The action film has always been something of a blunt instrument, but it got a bit blunter with 2014's "John Wick," now a successful franchise for Keanu Reeves. If those films indulge a criminal-underworld fantasy, the new action thriller "Atomic Blonde" -- from the co-director of "John Wick" -- indulges a spy fantasy, only one grottier than even the grottiest James Bond. With star Charlize Theron at the helm and Wonder Woman already blazing a path at the box office, a new franchise may well be born.
Theron plays MI6 operative Lorraine Broughton, who arrives in 1989 Berlin days before the Berlin Wall comes crashing down. She recounts her trying mission to secure a highly sensitive "List" to her superior (Toby Jones) and an aloof representative of the CIA (John Goodman), raising the possibility (a la "The Usual Suspects") that the flashbacks that make up the bulk of the film may not be entirely straightforward. After all, as the MI6 chief says, "Trust no one."
That's the kind of spy cliché pieced together for the lethargic side of "Atomic Blonde," a movie that isn't about anything more than the spy game and how to make it to the end of the board. As Lorraine sizes up whether or not she can trust Berlin station chief David Percival (ever-cheeky James McAvoy) and Sapphic asset Delphine Lasalle (Sofia Boutella), a question hangs in the air: can any relationship survive this career choice? Lorraine shows bisexual tendencies but playing both sides may be more of a professional obligation than a personal orientation.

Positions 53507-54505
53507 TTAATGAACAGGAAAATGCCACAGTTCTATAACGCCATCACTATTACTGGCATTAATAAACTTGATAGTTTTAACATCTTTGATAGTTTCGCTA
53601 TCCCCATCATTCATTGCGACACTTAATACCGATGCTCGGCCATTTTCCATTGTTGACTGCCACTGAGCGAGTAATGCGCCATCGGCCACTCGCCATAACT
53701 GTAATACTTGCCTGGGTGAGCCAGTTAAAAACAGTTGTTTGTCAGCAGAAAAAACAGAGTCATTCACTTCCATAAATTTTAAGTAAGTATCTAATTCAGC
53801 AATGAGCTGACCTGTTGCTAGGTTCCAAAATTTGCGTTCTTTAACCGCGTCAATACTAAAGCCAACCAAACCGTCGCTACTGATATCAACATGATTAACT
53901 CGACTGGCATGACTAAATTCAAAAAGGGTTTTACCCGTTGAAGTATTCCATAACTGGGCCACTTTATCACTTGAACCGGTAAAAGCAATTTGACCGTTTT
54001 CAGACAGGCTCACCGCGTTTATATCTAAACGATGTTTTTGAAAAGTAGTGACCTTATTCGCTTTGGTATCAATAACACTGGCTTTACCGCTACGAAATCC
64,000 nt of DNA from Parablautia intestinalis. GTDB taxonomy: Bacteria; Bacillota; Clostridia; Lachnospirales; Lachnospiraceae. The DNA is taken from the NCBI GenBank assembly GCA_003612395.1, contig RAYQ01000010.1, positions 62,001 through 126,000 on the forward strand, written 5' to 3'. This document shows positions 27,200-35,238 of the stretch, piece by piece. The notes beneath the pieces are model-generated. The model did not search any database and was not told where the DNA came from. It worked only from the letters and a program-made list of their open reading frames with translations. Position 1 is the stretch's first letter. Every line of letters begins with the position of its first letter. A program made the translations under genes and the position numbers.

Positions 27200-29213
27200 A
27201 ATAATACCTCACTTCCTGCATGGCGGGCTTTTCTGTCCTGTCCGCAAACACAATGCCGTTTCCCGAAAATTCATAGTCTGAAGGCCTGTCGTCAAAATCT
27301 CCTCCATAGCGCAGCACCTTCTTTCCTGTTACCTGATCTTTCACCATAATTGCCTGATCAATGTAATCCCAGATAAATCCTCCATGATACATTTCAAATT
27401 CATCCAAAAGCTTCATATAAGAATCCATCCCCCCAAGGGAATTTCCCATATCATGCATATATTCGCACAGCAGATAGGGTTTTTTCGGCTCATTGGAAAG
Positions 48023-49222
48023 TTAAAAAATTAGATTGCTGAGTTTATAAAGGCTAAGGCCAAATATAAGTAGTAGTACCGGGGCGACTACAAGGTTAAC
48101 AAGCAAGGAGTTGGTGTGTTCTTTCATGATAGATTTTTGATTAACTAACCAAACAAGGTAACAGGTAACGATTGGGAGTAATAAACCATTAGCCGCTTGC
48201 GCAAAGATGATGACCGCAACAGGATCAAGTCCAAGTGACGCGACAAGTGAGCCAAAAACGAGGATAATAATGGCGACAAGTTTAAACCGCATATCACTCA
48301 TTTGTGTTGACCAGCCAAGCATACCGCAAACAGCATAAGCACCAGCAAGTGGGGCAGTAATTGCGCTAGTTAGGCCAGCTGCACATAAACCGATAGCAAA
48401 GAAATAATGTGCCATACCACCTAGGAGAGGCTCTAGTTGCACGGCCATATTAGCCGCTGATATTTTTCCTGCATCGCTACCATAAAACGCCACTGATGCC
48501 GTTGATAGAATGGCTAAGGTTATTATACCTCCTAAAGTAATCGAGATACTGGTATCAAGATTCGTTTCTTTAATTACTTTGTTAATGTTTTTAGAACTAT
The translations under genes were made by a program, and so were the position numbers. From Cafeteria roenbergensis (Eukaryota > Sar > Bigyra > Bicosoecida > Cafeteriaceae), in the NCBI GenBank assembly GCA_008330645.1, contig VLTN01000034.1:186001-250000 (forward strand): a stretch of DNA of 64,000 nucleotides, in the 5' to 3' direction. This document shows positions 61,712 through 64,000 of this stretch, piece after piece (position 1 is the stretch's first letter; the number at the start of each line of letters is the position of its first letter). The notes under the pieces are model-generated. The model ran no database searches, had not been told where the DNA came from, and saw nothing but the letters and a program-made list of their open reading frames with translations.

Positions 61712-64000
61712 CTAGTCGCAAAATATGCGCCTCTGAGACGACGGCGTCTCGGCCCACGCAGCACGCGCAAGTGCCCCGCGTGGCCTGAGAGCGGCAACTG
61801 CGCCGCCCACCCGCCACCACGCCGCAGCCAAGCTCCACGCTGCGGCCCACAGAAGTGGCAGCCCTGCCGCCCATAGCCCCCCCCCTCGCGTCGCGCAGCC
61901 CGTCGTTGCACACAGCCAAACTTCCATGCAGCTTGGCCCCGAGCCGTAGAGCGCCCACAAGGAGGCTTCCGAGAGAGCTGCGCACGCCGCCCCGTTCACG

Choosing sides and living with a wall down the middle work as something of a motif, as does the bathtub full of ice cubes that is Lorraine's post-bruising cool down. And there's the real takeaway, as with "John Wick": the kinetic fight scenes of a numbed professional loner. Director David Leitch is playing for style points with the wall-to-wall '80s source music (will you hear "99 Luftballons" at least once? Yes you will) and the '80s pastiche visual scheme (think pastel neon and graffiti), but he actually earns them with the ingenious stunt sequences.
Quick and brutal, observed by a dizzying camera that seems to tumble through the space along with the fighters, these set pieces hit hard, brutally hard. At their best, they also have a "how'd they do that?" impact that both signals the upped ante of stunt virtuosity at the franchise level and implies that returns will soon diminish. Then, too, there is Theron, whose kind of performance in repose keeps breaking out into ferocious fighting that suggests a feral Jackie Chan. And if that isn't enough to sell you on "Atomic Blonde," you're barking up the wrong summer movie.